Almost since the beginning of manned space flight, which started with Soviet cosmonautYuri Gagarian’s sub-orbital flight in 1961 to present day multi-national crews logging months of flight on the International Space Station, many missions to outer space have featured uniquely designed embroidered patches for the astronaut’s uniforms and apparel worn by members of the support crews.
Soviet Cosmonaut Valentina Tereshkova, flying the Vostok 6 mission, set a world record 50 years ago by becoming the first woman in space. But her gender wasn’t the only contribution that Tereshkova made to the cultural history of space exploration — she was also the first person to wear a mission emblem on her spacesuit, although it was hidden from view.
In the early days of U.S. space missions, astronauts were allowed to name their spacecraft, i.e. John Glenn’s Freedom 7, and these names, used as radio call signs to avoid confusion, especially during the Gemini missions when multiple spacecraft were orbiting the earth, invariably found their way on to the mission’s commemorative embroidered patch. Patches from these early missions, often limited in number, are highly prized by embroidered patch enthusiasts and collectors.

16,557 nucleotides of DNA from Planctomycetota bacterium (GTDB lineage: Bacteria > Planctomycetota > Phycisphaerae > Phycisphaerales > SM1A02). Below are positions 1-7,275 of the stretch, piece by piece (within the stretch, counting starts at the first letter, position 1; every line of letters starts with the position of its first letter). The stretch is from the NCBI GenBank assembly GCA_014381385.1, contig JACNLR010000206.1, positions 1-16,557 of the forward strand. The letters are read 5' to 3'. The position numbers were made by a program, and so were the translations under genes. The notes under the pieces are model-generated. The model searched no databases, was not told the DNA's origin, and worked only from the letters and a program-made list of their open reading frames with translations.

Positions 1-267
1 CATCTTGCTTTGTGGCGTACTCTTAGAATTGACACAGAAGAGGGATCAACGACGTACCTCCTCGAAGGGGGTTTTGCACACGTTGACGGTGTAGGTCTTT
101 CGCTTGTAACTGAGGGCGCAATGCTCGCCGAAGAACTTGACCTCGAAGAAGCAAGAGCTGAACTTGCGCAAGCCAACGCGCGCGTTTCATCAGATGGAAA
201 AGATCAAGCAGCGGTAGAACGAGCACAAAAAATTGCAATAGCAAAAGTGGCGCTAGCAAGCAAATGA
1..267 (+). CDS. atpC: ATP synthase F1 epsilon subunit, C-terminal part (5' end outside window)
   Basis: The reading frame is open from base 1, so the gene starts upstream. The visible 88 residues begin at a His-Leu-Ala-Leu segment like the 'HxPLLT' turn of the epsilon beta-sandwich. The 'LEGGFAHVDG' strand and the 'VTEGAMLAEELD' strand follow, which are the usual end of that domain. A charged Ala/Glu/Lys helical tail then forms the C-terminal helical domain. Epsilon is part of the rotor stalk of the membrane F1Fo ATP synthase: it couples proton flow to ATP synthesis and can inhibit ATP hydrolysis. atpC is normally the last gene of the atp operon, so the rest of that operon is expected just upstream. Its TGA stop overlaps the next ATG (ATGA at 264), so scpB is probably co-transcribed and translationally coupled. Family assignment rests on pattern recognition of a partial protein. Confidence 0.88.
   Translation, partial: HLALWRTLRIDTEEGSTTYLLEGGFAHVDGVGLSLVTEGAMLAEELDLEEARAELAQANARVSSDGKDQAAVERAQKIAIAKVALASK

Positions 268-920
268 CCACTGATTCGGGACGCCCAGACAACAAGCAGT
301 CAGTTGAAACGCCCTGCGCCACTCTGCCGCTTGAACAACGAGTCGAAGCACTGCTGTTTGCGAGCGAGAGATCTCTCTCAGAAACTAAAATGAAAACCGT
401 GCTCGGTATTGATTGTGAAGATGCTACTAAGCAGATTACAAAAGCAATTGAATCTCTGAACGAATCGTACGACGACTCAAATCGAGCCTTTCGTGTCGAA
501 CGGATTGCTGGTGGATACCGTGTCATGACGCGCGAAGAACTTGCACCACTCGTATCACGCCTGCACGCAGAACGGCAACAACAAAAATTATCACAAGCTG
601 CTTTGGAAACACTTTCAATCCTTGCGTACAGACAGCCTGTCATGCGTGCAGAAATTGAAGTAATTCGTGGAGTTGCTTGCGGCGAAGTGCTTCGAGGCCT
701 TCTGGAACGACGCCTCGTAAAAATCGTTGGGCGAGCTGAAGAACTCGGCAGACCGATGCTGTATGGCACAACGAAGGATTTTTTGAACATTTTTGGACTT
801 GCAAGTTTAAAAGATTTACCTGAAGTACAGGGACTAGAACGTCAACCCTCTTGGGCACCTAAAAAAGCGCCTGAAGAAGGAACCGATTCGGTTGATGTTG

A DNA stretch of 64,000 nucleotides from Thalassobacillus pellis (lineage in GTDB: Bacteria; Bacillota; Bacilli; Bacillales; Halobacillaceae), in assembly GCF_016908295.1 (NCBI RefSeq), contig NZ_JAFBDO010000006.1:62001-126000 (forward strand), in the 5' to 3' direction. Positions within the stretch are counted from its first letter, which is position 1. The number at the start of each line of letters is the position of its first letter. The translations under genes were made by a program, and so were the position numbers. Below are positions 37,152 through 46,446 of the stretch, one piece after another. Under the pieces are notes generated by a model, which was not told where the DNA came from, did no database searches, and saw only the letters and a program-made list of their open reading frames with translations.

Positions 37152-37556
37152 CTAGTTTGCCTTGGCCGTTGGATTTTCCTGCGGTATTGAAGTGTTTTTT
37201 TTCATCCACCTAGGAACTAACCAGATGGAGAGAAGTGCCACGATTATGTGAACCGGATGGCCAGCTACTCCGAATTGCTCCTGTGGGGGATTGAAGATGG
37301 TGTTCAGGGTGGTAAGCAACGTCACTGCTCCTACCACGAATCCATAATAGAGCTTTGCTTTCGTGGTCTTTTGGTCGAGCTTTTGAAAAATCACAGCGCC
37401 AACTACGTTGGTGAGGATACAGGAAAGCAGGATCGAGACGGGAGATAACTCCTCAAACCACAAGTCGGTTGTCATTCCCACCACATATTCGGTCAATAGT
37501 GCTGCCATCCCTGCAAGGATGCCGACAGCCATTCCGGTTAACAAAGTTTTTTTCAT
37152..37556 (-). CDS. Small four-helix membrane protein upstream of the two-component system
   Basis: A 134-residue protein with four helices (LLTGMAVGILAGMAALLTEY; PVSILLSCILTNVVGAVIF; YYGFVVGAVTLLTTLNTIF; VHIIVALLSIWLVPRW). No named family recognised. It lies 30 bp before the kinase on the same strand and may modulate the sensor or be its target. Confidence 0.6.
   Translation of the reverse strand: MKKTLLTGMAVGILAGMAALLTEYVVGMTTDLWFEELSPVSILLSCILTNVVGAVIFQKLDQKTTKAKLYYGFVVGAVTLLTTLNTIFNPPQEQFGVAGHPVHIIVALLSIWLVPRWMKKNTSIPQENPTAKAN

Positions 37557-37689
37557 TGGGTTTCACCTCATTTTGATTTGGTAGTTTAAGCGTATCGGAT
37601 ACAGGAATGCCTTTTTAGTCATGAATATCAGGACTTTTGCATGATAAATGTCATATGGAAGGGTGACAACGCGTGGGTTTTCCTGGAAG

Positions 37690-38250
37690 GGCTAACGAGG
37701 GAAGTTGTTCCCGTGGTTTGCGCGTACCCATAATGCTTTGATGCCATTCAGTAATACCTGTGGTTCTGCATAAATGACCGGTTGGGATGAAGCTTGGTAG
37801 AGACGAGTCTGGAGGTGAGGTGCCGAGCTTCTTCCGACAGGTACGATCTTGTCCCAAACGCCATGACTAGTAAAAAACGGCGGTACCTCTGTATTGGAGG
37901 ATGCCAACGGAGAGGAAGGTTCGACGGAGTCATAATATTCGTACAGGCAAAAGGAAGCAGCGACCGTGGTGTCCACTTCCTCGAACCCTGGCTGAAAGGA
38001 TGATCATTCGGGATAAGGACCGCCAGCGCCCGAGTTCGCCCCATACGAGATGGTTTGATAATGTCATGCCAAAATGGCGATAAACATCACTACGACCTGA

With the advent of the Space Shuttle and multiple missions to the International Space Station, often in the same calendar year, the reuse of the spacecraft led to a system of numbering missions. These numeric designations also found their way on to embroidered patches. Even with the larger crews used for the space shuttle, the last names of each crew member are featured on the patch.
At the new space shuttle museum/display at Cape Canveral, an entire wall is dedicated to embroidered patches, including the official mission emblems for all 135 shuttle flights. An 8-inch emblem, specially created for the exhibit by artist Tim Gagnon, honors all 33 of Atlantis’ missions. Featuring the Space Shuttle Atlantis logo at its bottom, includes “iconic scenes and payloads” associated with the retired orbiter’s 26-year history, and includes 33 stars and 10 international flags representing each of Atlantis’ missions and the countries represented by its crew members.
But you don’t have to go to outer space to have custom embroidered emblems; learn more about creating a unique patch for your group or organization, visit the Chicago Embroidery Company at www.c-emblem.com , email us at firstname.lastname@example.org , or call 312/664-4232.